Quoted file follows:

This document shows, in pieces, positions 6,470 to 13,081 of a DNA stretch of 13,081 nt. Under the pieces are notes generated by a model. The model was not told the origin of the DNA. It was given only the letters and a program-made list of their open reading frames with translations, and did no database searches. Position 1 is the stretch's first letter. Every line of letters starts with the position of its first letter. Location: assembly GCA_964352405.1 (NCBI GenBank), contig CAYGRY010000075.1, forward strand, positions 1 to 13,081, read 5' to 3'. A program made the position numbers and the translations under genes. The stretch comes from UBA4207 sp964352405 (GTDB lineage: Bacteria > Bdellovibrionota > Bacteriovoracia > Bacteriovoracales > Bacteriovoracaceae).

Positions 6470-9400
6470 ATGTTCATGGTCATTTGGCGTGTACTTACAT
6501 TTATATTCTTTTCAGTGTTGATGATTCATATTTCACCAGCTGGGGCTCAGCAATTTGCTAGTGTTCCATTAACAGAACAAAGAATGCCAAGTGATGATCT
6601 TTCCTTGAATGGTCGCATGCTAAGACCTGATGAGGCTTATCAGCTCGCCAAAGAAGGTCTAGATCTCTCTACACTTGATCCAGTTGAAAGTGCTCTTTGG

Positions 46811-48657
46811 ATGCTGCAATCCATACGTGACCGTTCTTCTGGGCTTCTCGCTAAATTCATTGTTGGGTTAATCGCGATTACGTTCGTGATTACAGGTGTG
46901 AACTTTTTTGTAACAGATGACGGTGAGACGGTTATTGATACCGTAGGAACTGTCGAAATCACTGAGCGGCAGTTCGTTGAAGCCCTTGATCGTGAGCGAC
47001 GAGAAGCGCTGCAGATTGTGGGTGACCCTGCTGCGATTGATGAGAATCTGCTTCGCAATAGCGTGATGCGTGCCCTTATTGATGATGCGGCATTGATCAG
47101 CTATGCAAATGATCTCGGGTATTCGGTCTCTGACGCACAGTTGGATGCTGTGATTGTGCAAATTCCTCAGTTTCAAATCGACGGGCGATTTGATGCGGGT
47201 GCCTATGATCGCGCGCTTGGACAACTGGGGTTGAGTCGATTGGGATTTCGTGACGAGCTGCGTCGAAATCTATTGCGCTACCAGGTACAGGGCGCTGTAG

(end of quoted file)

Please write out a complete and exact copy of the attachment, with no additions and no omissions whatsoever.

This document shows, in pieces, positions 6,470 to 13,081 of a DNA stretch of 13,081 nt. Under the pieces are notes generated by a model. The model was not told the origin of the DNA. It was given only the letters and a program-made list of their open reading frames with translations, and did no database searches. Position 1 is the stretch's first letter. Every line of letters starts with the position of its first letter. Location: assembly GCA_964352405.1 (NCBI GenBank), contig CAYGRY010000075.1, forward strand, positions 1 to 13,081, read 5' to 3'. A program made the position numbers and the translations under genes. The stretch comes from UBA4207 sp964352405 (GTDB lineage: Bacteria > Bdellovibrionota > Bacteriovoracia > Bacteriovoracales > Bacteriovoracaceae).

Positions 6470-9400
6470 ATGTTCATGGTCATTTGGCGTGTACTTACAT
6501 TTATATTCTTTTCAGTGTTGATGATTCATATTTCACCAGCTGGGGCTCAGCAATTTGCTAGTGTTCCATTAACAGAACAAAGAATGCCAAGTGATGATCT
6601 TTCCTTGAATGGTCGCATGCTAAGACCTGATGAGGCTTATCAGCTCGCCAAAGAAGGTCTAGATCTCTCTACACTTGATCCAGTTGAAAGTGCTCTTTGG

Positions 46811-48657
46811 ATGCTGCAATCCATACGTGACCGTTCTTCTGGGCTTCTCGCTAAATTCATTGTTGGGTTAATCGCGATTACGTTCGTGATTACAGGTGTG
46901 AACTTTTTTGTAACAGATGACGGTGAGACGGTTATTGATACCGTAGGAACTGTCGAAATCACTGAGCGGCAGTTCGTTGAAGCCCTTGATCGTGAGCGAC
47001 GAGAAGCGCTGCAGATTGTGGGTGACCCTGCTGCGATTGATGAGAATCTGCTTCGCAATAGCGTGATGCGTGCCCTTATTGATGATGCGGCATTGATCAG
47101 CTATGCAAATGATCTCGGGTATTCGGTCTCTGACGCACAGTTGGATGCTGTGATTGTGCAAATTCCTCAGTTTCAAATCGACGGGCGATTTGATGCGGGT
47201 GCCTATGATCGCGCGCTTGGACAACTGGGGTTGAGTCGATTGGGATTTCGTGACGAGCTGCGTCGAAATCTATTGCGCTACCAGGTACAGGGCGCTGTAG